The four runners up are equally impressive and each will receive £2,500. They are:


1.   Albaydha Project and Albaydha Development Co., Saudi Arabia. This project is an example of agroforestry that can survive on less than 50mm of rain a year, while restoring shallow aquifers, sequestering carbon, increasing biodiversity, and honouring the pastoral heritage of the local people.


2.   Guba, Swaziland. By offering local people skills to create productive homesteads, learn methods and technologies to be self-sufficient and entrepreneurial, Guba is creating resilient communities for now and the future.


3.   Bentley Urban Farm, UK. A place of refuge and learning, with access to fresh, organic produce in a food desert where there are mulitple Take-aways on every street but not one independent greengrocer. Bentley teaches people how to grow, cook and eat fresh local food and builds community in a fractured society with high unemployment.


4.   Permaculture Provision Project, USA. Working with the local Navajo Nation, this project is creating fresh food in the 'Four Corners' and reviving indigenous food growing techniques and traditions. It is showcasing the need for permaculture across the USA.



Abundant Earth Youth Prize


The winner of the Abundant Earth Youth Prize is Millicent Anyango, who uses permaculture methods to feed orphans, school children and the homeless. Millicent grew up an orphan in Kenya. She now works at her orphanage teaching the children about fresh, nutritious food. The surplus food goes to the homeless project Millicent also works with. Her commitment to the next generation at such a young age is extraordinary.


The runners up are:


·     Tierra Nueva. After being devastated by hurricane Maria, John Lago Gonzalez turned his family farm in Puerto Rico into a showcase for permaculture techniques. A tree and herb nursery and waste collection system are already benefiting the community.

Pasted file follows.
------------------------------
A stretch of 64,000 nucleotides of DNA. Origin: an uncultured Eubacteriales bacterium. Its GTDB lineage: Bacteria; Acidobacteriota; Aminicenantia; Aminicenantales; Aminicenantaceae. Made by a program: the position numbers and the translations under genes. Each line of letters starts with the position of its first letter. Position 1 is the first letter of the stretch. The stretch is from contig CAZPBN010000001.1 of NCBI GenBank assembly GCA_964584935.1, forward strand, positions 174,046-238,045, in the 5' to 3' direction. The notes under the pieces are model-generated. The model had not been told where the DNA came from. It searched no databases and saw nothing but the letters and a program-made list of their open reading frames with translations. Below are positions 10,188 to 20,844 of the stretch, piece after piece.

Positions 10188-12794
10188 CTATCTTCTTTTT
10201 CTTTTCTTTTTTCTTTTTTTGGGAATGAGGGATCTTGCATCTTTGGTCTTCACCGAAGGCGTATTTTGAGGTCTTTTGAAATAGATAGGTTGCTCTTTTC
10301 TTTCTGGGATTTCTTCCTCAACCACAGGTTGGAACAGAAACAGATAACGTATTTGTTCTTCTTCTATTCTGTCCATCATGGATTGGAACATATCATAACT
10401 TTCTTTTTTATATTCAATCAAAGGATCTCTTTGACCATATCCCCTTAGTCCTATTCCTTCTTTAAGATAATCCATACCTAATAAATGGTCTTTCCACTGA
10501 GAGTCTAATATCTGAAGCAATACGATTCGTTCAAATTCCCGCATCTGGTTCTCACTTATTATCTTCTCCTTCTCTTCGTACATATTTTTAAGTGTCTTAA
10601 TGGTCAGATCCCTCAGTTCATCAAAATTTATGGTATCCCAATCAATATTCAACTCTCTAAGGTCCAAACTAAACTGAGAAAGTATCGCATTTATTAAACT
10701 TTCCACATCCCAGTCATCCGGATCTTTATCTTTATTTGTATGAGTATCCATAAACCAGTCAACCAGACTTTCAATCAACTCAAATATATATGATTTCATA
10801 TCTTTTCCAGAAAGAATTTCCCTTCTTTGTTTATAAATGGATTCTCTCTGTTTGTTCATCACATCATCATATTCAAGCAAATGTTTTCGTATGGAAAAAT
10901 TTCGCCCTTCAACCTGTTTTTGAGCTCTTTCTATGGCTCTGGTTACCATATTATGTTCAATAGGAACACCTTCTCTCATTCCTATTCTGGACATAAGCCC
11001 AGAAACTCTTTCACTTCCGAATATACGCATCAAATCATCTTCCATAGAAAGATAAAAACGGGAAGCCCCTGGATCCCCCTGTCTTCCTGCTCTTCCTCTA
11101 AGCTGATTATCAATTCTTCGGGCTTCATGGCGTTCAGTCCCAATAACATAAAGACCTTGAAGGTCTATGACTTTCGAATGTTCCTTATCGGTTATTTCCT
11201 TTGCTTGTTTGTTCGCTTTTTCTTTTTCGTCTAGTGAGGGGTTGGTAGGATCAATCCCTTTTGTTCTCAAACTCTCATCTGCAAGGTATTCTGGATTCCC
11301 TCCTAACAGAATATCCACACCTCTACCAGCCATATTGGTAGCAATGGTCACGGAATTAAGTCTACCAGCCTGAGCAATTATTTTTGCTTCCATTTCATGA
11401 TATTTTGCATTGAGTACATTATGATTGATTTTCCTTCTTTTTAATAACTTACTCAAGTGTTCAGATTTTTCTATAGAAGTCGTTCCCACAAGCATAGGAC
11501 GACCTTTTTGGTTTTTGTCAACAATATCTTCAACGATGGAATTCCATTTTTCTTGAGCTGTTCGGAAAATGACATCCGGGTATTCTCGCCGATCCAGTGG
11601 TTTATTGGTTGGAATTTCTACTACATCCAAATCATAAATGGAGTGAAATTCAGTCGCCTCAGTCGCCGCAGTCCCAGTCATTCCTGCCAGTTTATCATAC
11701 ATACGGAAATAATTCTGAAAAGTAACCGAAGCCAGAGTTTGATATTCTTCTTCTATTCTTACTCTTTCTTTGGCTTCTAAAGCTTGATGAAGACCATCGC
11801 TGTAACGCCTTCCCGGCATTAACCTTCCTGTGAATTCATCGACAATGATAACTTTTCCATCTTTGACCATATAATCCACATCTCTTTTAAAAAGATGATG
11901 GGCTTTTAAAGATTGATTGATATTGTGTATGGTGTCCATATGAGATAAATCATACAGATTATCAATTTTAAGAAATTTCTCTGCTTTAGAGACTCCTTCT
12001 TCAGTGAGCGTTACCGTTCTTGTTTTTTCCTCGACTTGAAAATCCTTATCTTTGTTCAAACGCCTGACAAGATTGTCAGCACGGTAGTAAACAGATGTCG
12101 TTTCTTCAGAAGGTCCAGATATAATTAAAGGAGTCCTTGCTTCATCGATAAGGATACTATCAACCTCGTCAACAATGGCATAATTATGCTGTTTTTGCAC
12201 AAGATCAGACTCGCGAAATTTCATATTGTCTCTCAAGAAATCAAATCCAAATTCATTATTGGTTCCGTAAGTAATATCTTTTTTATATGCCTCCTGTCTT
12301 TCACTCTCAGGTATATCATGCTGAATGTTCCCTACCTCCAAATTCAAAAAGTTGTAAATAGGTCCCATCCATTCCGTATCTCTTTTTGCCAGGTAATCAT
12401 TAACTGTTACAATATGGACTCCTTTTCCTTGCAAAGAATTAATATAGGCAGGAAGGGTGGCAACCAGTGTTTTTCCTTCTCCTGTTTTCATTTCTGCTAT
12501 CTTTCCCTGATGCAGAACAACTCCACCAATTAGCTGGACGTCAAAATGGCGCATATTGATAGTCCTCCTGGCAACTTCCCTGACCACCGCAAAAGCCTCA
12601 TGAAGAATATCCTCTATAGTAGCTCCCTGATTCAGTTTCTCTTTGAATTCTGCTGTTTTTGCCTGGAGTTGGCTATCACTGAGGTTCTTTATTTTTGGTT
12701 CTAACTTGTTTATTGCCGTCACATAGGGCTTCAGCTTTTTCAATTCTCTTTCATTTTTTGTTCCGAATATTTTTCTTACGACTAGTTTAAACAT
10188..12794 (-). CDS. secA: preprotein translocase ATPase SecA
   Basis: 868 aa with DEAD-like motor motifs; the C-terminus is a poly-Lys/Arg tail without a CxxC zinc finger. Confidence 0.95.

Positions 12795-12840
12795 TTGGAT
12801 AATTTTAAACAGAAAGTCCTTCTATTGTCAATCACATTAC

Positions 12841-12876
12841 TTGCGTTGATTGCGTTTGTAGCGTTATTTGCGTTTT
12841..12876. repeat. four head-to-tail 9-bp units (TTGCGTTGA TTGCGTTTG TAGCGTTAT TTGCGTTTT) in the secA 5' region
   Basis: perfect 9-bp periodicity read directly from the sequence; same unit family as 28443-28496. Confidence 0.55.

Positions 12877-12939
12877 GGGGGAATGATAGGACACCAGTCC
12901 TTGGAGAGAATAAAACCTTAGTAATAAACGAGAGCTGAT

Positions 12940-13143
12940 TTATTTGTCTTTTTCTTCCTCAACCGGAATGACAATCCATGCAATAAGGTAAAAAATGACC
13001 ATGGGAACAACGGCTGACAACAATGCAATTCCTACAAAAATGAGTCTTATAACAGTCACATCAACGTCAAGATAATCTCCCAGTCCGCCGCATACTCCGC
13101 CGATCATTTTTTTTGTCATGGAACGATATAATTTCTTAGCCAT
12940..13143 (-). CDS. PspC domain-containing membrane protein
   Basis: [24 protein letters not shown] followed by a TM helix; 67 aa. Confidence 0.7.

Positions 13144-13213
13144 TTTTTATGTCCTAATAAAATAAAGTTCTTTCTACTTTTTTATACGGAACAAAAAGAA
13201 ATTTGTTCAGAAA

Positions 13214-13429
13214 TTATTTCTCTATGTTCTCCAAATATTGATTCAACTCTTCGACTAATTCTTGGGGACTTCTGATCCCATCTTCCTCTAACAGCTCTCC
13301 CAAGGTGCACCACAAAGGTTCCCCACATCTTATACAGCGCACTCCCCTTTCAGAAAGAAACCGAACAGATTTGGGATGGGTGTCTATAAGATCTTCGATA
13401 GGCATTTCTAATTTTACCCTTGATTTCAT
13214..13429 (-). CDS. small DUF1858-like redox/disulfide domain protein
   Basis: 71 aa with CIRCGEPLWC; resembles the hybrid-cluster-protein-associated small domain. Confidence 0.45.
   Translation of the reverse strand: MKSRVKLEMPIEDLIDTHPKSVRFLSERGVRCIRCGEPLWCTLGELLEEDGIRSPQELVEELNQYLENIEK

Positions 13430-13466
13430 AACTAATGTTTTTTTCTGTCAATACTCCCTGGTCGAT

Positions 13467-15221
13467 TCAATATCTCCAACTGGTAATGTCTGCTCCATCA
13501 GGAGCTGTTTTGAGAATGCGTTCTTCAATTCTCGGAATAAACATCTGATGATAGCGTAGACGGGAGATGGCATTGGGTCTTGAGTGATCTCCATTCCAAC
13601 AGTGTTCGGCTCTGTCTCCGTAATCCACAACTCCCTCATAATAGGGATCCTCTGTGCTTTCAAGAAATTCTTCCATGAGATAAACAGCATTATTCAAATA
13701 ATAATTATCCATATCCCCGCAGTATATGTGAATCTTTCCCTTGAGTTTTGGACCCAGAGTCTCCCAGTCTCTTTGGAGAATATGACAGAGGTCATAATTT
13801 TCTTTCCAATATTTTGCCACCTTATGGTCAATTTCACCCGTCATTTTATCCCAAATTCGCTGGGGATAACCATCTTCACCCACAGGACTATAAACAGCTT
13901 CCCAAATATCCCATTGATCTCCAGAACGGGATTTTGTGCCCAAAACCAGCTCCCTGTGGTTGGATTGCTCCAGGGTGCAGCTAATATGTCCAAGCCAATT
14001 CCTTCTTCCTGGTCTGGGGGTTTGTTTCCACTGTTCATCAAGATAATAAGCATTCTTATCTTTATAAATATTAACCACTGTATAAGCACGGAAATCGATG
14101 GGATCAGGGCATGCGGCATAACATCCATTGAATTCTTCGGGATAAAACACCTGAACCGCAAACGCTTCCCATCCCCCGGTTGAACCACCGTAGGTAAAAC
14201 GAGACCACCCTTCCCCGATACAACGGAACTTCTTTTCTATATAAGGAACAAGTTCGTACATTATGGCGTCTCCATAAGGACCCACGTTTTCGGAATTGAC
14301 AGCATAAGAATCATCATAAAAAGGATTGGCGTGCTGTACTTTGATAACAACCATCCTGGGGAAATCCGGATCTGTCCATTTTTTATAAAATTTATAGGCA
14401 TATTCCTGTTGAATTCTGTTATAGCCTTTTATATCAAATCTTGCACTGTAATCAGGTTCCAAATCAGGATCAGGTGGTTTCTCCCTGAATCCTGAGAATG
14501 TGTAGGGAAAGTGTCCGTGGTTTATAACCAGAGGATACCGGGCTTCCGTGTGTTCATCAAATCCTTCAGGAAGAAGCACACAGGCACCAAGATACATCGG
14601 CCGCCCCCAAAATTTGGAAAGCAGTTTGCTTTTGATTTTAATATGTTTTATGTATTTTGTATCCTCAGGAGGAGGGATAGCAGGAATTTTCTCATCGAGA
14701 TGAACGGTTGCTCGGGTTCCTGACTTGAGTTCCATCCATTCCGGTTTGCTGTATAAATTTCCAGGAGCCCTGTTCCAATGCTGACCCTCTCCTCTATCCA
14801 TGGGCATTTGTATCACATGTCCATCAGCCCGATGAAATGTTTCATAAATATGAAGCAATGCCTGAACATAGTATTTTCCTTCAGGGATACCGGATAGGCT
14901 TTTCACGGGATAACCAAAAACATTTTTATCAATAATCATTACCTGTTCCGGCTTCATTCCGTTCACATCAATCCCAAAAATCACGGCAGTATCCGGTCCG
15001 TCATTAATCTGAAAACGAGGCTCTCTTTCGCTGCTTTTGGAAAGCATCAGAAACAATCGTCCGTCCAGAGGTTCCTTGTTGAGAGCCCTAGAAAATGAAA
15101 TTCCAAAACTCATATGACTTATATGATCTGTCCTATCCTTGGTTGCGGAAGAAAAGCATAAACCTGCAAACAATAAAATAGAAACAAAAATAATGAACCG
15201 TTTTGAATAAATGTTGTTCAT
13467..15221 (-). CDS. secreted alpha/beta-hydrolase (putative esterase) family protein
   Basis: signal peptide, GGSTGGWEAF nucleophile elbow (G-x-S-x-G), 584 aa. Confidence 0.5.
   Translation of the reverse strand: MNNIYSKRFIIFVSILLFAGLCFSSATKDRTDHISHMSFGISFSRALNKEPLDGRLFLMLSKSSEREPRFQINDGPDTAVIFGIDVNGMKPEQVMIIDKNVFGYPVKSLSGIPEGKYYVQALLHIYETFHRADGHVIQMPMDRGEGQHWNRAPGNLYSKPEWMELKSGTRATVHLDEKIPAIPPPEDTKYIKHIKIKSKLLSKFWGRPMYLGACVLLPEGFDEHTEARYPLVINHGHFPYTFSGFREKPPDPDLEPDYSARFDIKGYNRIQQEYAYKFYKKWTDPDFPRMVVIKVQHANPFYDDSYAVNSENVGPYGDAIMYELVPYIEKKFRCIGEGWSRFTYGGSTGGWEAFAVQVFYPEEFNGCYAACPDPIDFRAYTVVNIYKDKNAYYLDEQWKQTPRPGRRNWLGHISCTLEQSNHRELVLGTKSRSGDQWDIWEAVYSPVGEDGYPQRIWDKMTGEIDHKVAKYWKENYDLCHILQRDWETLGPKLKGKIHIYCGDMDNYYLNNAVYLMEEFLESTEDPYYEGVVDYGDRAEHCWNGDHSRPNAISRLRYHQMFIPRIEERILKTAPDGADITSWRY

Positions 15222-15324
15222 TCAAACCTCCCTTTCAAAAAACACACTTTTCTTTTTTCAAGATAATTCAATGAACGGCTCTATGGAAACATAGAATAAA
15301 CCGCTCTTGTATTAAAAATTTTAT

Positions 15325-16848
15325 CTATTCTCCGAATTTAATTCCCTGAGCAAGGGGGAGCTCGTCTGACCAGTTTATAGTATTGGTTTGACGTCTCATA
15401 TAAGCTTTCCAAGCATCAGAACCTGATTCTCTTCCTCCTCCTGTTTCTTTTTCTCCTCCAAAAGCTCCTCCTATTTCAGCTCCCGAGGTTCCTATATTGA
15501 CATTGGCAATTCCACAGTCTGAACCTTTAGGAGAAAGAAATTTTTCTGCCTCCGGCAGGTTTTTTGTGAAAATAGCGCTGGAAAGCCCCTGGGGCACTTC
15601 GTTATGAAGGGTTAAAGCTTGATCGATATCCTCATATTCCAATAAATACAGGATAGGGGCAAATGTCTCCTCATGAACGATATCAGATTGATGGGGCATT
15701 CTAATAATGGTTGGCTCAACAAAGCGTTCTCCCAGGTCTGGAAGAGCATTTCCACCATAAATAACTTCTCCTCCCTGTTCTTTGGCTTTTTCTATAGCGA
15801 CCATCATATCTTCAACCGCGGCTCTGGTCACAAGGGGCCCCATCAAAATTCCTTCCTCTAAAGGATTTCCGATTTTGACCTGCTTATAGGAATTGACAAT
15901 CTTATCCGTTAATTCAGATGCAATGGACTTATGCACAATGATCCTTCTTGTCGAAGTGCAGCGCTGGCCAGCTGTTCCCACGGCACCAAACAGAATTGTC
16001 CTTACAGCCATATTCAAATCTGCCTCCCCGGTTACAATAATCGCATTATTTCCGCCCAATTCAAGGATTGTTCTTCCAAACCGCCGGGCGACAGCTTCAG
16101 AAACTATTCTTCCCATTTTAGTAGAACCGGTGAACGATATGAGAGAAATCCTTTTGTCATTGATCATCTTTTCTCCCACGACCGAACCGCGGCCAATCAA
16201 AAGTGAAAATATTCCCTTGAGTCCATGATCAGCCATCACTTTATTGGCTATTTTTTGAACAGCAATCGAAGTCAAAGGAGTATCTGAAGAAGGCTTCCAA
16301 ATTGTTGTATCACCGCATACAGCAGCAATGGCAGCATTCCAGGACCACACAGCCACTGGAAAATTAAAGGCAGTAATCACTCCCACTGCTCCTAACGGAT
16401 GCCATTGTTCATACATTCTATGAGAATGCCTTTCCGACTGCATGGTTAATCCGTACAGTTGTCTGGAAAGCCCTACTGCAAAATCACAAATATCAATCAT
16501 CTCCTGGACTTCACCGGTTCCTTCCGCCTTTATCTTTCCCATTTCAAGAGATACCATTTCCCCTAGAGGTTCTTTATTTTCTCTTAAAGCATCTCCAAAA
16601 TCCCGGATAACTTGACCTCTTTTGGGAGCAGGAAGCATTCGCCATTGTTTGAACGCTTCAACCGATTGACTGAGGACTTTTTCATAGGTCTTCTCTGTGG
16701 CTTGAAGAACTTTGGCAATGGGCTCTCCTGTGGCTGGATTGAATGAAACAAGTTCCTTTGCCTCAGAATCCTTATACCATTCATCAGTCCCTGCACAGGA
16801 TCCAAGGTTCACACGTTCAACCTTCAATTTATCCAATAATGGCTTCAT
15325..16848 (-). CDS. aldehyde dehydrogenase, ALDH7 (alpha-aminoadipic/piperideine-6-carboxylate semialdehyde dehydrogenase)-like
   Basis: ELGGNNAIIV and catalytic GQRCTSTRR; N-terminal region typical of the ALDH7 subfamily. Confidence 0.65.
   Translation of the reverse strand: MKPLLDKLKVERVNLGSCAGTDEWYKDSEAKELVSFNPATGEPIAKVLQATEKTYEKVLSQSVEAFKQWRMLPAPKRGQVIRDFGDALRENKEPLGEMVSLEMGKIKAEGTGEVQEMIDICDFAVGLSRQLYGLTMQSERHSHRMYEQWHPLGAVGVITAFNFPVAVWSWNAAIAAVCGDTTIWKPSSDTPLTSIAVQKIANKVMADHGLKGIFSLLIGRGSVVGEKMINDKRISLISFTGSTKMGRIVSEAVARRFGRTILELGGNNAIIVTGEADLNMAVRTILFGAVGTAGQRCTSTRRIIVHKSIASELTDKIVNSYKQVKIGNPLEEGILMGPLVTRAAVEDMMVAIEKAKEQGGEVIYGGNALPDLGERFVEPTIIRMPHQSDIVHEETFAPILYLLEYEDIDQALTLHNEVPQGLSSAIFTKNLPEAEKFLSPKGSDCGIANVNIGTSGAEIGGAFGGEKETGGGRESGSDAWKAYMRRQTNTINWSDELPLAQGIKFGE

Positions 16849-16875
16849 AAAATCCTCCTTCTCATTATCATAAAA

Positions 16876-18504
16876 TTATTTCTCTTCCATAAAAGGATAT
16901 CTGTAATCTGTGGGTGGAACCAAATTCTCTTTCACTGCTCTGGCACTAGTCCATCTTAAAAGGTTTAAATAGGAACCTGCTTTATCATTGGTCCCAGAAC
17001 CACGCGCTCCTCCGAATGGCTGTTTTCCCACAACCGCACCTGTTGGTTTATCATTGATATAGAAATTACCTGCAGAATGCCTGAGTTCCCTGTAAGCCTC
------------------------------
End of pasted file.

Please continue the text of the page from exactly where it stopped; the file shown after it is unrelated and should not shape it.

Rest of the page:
·     Felipe Vasconez grows fresh, organic vegetables high in the Ecuadorian mountains. He aims to create a shared space in Ecuador’s capital, where organic and permaculture producers from across the country can sell their produce whilst educating the Nation.


So that’s the story for 2018. What will happen in 2019? I have no idea but I already have a pledge for £15,000. We are working hard to make it even more. Money is energy. In the right place it is powerful and productive. I want to use money as a lever to change the world.



Maddy Harland is the editor and co-founder of Permaculture Magazine. She is the author of Fertile Edges – regenerating land, culture and hope – and The Biotime Log.


You can read more about these wonderful people and projects in Permaculture Magazine issue 98.


Photo caption: Ghana Permaculture Institute staff work hard to regenerate thousands of farms, the local economy and education system, using permaculture ethics and principles. There's is a completely holistic approach that is transforming lives.


Applications for the 2019 Lush Spring Prize close on 9th November. See



Money is energy. In the right place it is powerful and productive. I want to use money as a lever to change the world